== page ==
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Creating a Module - General: Conceptualize the Module

Review the Template Format

Building the module content requires some familiarity with the layout and navigation used in the template set. Review the sample modules of your Series type before beginning your module design. Keep your module goals in mind. Try to envision your finalized site as a new visitor would.

Navigation within modules varies. Navigation to each module from the main Tech Alive pages has already been designed for you.

Design on Paper

Instructional Type Modules
  1. Navigation: Since the navigation is sequential, only the page order needs to be established. Write a list of page titles as a sequence. Note the content type for each one, such as "paragraph and image", "paragraph alone", "paragraph and animation and small image", and so on.

  2. Layout: The Instructional Modules are meant to be viewed full screen with little or no vertical scrolling, similar to a PowerPoint presentation. For each page, create a rough diagram of the relative layout of elements if there are more than two. Use the existing 3 x 3 table layout as a start, and merge and split table elements to refine the layout. If a single page has a lot of content, consider splitting it into more than one page.
Overview Type Modules
  1. Navigation: Single page overviews don't require internal navigation. Overviews consisting of a few pages may have sequential navigation added ("Next" and "Previous" buttons), a short table of contents on each page, or links in context with the body of the main content.

  2. Layout: Overviews tended to be highly structured with very specific content fields. Review the content specifications before gathering your materials.
Traditional Website Type Modules
  1. Navigation: Traditional websites have main menus and submenus. The navigation is essentially hierarchical, with the start page "index.htm" at the top, the main menu pages as the first layer, and an arbitrary number of layers under each main menu page accessed with submenus. Cross-referencing can be done with links created in the main content of any page.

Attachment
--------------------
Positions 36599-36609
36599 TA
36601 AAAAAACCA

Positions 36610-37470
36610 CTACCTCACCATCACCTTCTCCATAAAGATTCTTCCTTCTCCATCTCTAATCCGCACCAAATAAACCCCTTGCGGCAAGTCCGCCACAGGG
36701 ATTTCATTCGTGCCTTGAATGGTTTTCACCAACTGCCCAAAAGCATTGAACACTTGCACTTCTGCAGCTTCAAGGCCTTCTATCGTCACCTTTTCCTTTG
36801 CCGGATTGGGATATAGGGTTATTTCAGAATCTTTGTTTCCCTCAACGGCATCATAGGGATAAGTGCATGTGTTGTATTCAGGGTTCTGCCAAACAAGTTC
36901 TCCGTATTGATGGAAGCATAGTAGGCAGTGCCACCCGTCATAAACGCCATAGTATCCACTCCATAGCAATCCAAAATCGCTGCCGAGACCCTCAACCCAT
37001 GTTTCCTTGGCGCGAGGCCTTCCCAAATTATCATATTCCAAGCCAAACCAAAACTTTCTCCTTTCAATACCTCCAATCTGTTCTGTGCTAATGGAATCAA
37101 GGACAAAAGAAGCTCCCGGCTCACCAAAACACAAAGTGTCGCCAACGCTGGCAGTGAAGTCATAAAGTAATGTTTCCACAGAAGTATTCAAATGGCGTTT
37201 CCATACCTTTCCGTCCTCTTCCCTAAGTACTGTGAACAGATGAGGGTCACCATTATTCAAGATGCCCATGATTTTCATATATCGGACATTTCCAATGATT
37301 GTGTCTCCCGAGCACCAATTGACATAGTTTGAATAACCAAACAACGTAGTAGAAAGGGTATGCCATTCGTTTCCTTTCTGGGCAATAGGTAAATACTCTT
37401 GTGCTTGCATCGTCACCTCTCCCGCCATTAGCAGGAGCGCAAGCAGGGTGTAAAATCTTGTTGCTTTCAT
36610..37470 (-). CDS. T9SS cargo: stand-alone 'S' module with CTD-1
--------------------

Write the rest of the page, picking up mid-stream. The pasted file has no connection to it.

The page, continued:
• Decide if you want a fairly flat structure or one with many levels. Generally 2-3 levels are sufficient.
    • Draw a flowchart of your site navigation.
    • The main menu should be kept fairly general. Unless you want a long table of contents, keep the main menu general enough so that new pages fall naturally into the main menu categories.
    • Note: The structure of site navigation is completely unrelated to the location of web pages in a folder. All of your web pages can be in the same level of the folder, regardless of how they're accessed online.
    • Try to maintain consistency when creating subtitles on the pages in order to accurately reflect the page levels and relationships.
    • When creating submenus, remember that links can go to different pages or to different locations on the same page.

  2. Layout: The main content can have almost any layout of elements. A large number of small pages would require a lot of submenu navigation. A small number of long pages requires a lot of visitor scrolling, and content near the bottom of the page may get less attention. Try to balance the content to have a moderate amount of material and a reasonable number of related pages.

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